I believe the root issue of the village, as with every community, is spiritual. The people need Jesus. They need to know who He is and what He did for them. They need to know what it means to be sons and daughters of God.

How do I figuratively dig around a village and fertilize it? All I know to do is pray and love. Please join me in praying for direction in this.

The Carrot Seed, by Hope Maglich, Back2Back Mexico Staff

March 29, 2011

The Carrot Seed

” A little boy planted a carrot seed… and the whole world said nothing would sprout.” – The Carrot Seed by Ruth Krauss

For the majority of the children I work with in the Rio the whole world has said they won’t succeed, they won’t thrive, they won’t amount to anything,… they won’t sprout. That is sadly the story of two girls, Sarah and Monse. They come from rough situations and unsupportive environments where they have been told, they won’t “sprout.”

I went to the Rio about a week ago with my tutoring supplies in hand. I hadn’t ever tutored kids in Spanish before, but thought it couldn’t be that much different than the experiences I had tutoring in the States. The three of us girls sat down in the comedor and I pulled out a supply of books that I had with me. The girls looked through the stack and then we all decided on The Carrot Seed (La Semilla de Zanahoria). As an early childhood teacher, I am ashamed to say that I had never read this book before! We cracked open the book and began to read about the boy, the seed, and the disbelief of the world around him.

“His mom said, ‘I fear it won’t sprout.’

His dad said, ‘I fear it won’t sprout.’

His older brother said, ‘ I know it won’t sprout.’ ”

I asked the girls how the boy must have felt. They said he felt sad and discouraged. I asked them if they ever felt like that, or if anyone ever said those types of things to them. They both nodded and we kept reading.

“Every day the boy pulled up the weeds that were growing around the seed and sprayed the soil with water. But nothing sprouted… And nothing sprouted… The whole world said that nothing would sprout.”

“Have you ever felt like the whole world is saying you won’t grow and change and that you can’t do the things you want to when you grow up?” I asked. Again there were silent nods.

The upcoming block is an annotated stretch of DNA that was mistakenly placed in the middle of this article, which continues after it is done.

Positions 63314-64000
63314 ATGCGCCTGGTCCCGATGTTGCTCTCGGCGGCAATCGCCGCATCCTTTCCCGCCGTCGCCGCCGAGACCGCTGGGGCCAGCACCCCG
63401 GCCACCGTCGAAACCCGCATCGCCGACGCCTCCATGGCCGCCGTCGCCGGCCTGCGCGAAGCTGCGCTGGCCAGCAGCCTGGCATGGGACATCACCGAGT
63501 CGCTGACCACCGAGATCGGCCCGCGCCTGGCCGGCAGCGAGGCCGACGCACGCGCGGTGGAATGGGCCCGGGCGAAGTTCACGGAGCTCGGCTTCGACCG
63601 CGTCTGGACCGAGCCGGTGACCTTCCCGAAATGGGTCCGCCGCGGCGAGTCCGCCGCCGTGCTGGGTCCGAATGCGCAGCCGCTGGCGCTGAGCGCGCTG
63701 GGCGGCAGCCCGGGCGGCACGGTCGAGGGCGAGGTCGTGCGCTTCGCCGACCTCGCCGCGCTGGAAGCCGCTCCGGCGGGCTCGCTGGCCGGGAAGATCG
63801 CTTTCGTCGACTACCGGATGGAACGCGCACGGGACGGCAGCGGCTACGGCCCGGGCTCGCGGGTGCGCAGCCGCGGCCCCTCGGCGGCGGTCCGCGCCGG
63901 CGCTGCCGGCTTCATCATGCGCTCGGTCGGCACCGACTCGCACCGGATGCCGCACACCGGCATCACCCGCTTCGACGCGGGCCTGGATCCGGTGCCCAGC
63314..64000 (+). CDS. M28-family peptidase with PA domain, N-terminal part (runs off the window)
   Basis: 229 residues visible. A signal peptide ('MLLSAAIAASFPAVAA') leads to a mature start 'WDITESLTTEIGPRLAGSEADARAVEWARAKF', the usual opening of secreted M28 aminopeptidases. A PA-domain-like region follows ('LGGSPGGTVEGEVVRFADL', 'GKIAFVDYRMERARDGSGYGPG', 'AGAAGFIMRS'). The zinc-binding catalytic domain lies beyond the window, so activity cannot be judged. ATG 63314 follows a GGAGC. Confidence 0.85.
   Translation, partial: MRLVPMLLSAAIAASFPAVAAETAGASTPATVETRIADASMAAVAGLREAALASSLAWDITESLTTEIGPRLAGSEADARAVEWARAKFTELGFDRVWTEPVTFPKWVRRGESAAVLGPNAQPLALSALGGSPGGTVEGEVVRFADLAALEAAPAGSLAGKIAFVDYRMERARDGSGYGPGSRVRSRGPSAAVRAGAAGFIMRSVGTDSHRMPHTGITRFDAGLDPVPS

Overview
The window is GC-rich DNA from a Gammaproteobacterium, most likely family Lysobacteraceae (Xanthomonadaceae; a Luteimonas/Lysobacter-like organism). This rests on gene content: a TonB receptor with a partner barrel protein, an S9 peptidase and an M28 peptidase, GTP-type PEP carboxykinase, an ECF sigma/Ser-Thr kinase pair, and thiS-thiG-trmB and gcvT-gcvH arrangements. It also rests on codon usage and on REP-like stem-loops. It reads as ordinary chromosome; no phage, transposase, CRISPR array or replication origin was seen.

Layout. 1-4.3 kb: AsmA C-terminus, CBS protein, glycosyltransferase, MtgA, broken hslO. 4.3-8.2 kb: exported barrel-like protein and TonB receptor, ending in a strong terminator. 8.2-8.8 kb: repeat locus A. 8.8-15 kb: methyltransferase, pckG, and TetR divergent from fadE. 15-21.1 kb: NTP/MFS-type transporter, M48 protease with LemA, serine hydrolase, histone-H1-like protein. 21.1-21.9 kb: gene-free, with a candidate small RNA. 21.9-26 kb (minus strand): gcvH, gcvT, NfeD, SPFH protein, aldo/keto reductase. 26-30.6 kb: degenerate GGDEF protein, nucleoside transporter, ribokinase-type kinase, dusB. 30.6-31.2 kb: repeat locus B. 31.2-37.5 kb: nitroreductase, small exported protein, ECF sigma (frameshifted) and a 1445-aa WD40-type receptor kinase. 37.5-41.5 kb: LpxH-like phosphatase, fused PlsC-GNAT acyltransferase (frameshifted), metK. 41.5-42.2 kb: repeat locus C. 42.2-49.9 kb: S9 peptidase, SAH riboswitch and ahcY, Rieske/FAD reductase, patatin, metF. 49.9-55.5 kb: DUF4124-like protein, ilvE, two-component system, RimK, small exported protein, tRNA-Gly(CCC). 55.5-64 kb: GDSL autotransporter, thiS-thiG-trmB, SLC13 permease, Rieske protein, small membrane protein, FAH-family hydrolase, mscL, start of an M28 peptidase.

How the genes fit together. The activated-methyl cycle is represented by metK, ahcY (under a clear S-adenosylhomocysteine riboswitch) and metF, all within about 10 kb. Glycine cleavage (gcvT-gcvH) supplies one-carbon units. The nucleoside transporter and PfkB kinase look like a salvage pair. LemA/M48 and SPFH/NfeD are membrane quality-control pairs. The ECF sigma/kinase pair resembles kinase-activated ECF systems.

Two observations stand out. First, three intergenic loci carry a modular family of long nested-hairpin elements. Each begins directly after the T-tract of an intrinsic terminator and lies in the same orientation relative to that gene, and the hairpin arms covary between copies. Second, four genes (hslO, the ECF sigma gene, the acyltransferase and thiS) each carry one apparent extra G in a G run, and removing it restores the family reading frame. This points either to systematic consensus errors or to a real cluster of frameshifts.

“But every day he continued to pull up the weeds and spray the soil with water. And then, one day,… a carrot sprouted…. Just as the boy knew it would.”

The girl’s faces were delighted as we got to the last page! “We knew it would sprout!” they said. “and the carrot is HUGE!”

The picture on this page is priceless. The boy in the story has a wheelbarrow and one huge carrot inside. Not only did the carrot sprout, it was much bigger and better than any normal carrot.

We closed the book and began to talk about how we are like carrot seeds. That sometimes people will say to us, “You won’t sprout… you will never be good at math, you will never amount to anything, you can’t be a doctor, you can never leave this place…” But what did the boy do? I asked.

“He kept working hard.” Was the answer. “He didn’t give up because he knew the carrot seed would sprout.”

“Hmm,” I said, “what do you think we can learn from this story?”

Sarita replied, “That if we work hard and don’t give up, one day the seed will sprout.”

“Good,” I replied. “But there is more than that.”  I went on to explain to the girls that God created them with a purpose. That He has a plan for their lives. That it wasn’t an accident that they were born onto this earth. “It may seem like the whole world is against you,” I said. ” Your mom, your dad, or your teacher may be against you, but God is always for you. He know the plans and the purpose and the future that He has for you. You are special. You are unique, you are dearly loved, and you will sprout.”

The truth is that God believes in these girls and supports them. He is pulling up the weeds in their lives and He is faithful to put water on the soil of their hearts. The whole world may say, “they won’t sprout.”  But God says otherwise….

“I know the plans I have for you declares the Lord, plans to prosper you and not to harm you, plans to give you a hope and a future.”  Jeremiah 29:11

And when God sprouts a seed….watch out! It is bigger and better than anything we can imagine!

Sarah and Monse drawing pictures of themselves planting a seed and then the seed sprouting.

Sarah and Monse with their finished stories.